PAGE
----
"Misunderstanding:" Florida Georgia Line says they respect police after incidents drawing controversy

JONES COUNTY, Iowa -- Brian Kelley and Tyler Hubbard from Florida Georgia Line say they have respect for law enforcement -- but they say respectfully, there's a good reason they didn't need help backstage during Country Thunder here in Wisconsin in Kenosha County, and in Iowa this past weekend. Two incidents during those gigs involving law enforcement are drawing some controversy -- and Kenosha County Sheriff David Beth spoke out Tuesday, July 26th.

Sheriff David Beth, during a press conference Tuesday, said before the Florida Georgia Line show on Friday, July 22nd at Country Thunder -- they received a request from a band representative asking that there be no law enforcement backstage.

"We were specifically told that they did not want law enforcement backstage while Florida Georgia Line was on stage -- while they were performing. I just kinda smiled and said 'well, that ain't happening,'" Sheriff Beth said.

Sheriff Beth said he thought the request was "odd," and ignored it. Sheriff Beth said deputies were backstage, providing security, and there were no issues. He said no one confronted them to say they couldn't be there.

Country Thunder GM Karen Blevins

Country Thunder officials told FOX6 News the request for no armed security during the gig came two months ago in an email from band management. Country Thunder's general manager told FOX6 News their head of security denied that request -- and notified the band via email.

Country Thunder's GM said they never heard anything about it after that, including on Friday night.

Sheriff Beth said he received a call from Brian Kelley Tuesday, who apologized, and said it was a misunderstanding. Sheriff Beth said Kelley tried to blame it on Country Thunder staff.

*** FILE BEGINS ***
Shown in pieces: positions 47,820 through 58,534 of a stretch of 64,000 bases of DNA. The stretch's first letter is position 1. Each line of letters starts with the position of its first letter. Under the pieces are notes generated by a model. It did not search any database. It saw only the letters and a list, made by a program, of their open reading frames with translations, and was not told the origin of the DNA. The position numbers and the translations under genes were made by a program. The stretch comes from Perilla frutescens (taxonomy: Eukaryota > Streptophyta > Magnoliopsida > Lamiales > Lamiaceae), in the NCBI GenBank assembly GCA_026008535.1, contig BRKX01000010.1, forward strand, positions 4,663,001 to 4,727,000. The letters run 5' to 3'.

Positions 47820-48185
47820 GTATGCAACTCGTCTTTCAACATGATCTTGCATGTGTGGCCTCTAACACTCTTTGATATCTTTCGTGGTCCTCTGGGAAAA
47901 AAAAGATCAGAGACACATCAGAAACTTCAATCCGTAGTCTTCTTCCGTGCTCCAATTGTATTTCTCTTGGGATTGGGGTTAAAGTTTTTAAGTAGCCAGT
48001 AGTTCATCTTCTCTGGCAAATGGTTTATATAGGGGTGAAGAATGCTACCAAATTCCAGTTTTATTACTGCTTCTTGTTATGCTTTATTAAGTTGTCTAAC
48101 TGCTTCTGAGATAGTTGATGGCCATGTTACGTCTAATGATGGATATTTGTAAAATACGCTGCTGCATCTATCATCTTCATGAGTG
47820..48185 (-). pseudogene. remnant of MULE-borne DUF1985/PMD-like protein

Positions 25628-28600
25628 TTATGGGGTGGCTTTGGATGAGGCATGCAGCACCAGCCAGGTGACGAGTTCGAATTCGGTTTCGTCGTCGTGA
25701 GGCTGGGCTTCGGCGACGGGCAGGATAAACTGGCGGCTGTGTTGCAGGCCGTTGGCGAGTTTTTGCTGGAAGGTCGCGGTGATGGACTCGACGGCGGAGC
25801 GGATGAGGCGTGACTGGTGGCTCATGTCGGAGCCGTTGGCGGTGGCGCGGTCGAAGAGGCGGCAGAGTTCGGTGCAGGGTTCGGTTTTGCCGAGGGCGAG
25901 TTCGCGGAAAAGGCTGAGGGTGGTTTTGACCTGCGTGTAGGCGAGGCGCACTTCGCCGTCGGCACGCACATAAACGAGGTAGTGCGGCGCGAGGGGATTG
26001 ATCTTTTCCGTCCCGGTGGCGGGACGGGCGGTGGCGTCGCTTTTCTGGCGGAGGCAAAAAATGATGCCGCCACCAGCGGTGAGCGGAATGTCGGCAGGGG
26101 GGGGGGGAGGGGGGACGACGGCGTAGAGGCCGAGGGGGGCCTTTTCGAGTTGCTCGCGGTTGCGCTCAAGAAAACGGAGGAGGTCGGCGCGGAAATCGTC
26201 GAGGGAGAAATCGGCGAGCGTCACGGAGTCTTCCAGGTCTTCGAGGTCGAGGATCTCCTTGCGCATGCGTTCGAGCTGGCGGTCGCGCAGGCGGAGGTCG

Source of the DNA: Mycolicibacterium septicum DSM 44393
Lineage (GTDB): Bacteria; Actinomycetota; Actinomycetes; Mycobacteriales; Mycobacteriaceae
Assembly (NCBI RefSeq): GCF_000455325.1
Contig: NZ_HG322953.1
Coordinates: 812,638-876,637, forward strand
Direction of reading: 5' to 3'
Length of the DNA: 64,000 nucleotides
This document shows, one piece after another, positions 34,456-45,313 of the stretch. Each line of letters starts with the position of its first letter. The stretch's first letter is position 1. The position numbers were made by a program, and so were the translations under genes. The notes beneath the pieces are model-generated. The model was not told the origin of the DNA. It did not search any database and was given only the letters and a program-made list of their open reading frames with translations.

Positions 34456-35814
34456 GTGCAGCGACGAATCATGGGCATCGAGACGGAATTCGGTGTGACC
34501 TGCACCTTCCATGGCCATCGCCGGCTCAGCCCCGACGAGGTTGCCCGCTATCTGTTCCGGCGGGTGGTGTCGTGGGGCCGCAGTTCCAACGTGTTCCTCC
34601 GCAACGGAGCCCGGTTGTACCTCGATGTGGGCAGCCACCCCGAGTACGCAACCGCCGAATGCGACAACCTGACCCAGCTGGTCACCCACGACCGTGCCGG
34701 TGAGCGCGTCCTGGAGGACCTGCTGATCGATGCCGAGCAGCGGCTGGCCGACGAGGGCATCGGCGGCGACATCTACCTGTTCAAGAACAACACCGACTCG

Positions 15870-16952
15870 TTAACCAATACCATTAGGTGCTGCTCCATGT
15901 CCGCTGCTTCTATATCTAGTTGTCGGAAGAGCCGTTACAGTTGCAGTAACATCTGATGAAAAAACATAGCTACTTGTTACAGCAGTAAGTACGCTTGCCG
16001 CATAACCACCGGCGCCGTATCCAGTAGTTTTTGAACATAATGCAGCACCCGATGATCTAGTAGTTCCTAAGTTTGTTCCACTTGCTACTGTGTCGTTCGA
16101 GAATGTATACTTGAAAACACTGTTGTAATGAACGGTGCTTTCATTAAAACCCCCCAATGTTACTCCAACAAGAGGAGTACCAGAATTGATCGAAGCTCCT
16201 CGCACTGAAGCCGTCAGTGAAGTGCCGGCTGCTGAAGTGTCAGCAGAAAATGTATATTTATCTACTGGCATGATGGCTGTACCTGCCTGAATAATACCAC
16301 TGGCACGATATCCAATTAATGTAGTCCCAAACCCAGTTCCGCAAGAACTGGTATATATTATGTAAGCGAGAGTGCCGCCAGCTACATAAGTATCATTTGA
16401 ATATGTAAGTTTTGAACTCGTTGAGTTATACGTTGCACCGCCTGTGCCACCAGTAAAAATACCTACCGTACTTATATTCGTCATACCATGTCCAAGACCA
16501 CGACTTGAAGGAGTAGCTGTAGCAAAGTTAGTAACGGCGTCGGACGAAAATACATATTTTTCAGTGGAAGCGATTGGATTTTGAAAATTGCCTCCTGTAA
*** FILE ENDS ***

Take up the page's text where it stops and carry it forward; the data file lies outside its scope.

Country Thunder

There was no real issue, Sheriff Beth said, until one day later, when there was another, similar incident in Iowa.

"It started to go viral," Sheriff Beth said.

Sheriff Beth indicated he spoke with the Jones County, Iowa sheriff on Monday, and they shared notes. He said it appears the exact same request from the band -- asking that there be no law enforcement backstage was made at both shows.

Kenosha County Sheriff David Beth

The show at the Jones County Fair in Iowa happened Saturday, July 23rd.

According to TMZ, Jones County Sheriff Greg Gaver said he was headed backstage at the Jones County Fair in Iowa to discuss security protocol with the band when he was stopped by a crew member and told no uniformed officers were allowed backstage, per the band.

Sheriff Graver told TMZ he was told the country duo even threatened to pull the plug on the concert if they saw any officers.

Graver told TMZ midway through the performance, he was told the band wanted a police escort out of town after the show -- but he told them he wouldn't spend "one tax dollar assisting them" after being disrespected. He said the band's management scrambled for other law enforcement agencies to provide the escort, but they also said no, TMZ is reporting.

The band ended up leaving on their own.

Sources close to Florida Georgia Lines Brian Kelley and Tyler Hubbard told TMZ security for all their concerts is handled through promoters at the venues -- part of their contracts for each gig.

TMZ was told local officers regularly ask if they can help out backstage, and are usually told it's not necessary.

According to TMZ, Florida Georgia Line's team believes this frees up law enforcement for other security needs around the venue.


Florida Georgia Line on Tuesday, July 26th released this statement:

"You won't find two guys who are more supportive of the police than we are. What happened over the weekend was a misunderstanding that was blown out of proportion and taken out of context. There is nothing more to this story beyond our team feeling that it would be redundant for us to use local authorities when we are already covered.

Our management is routinely asked if they need help from local law enforcement for additional security backstage at concerts, which is common among touring acts.

Some acts accept the offer, but most don't because they have their own security, or the promoters provide it.

We have an enormous amount of respect for the brave men and women who protect our communities and allow us and our fans to have a good time at our shows.
Nothing is more important than our fans' safety.

We are lovers of people, and want to be a part of the change that is needed right now.

We encourage everyone to do the same.

Let's love one another.

BK and Tyler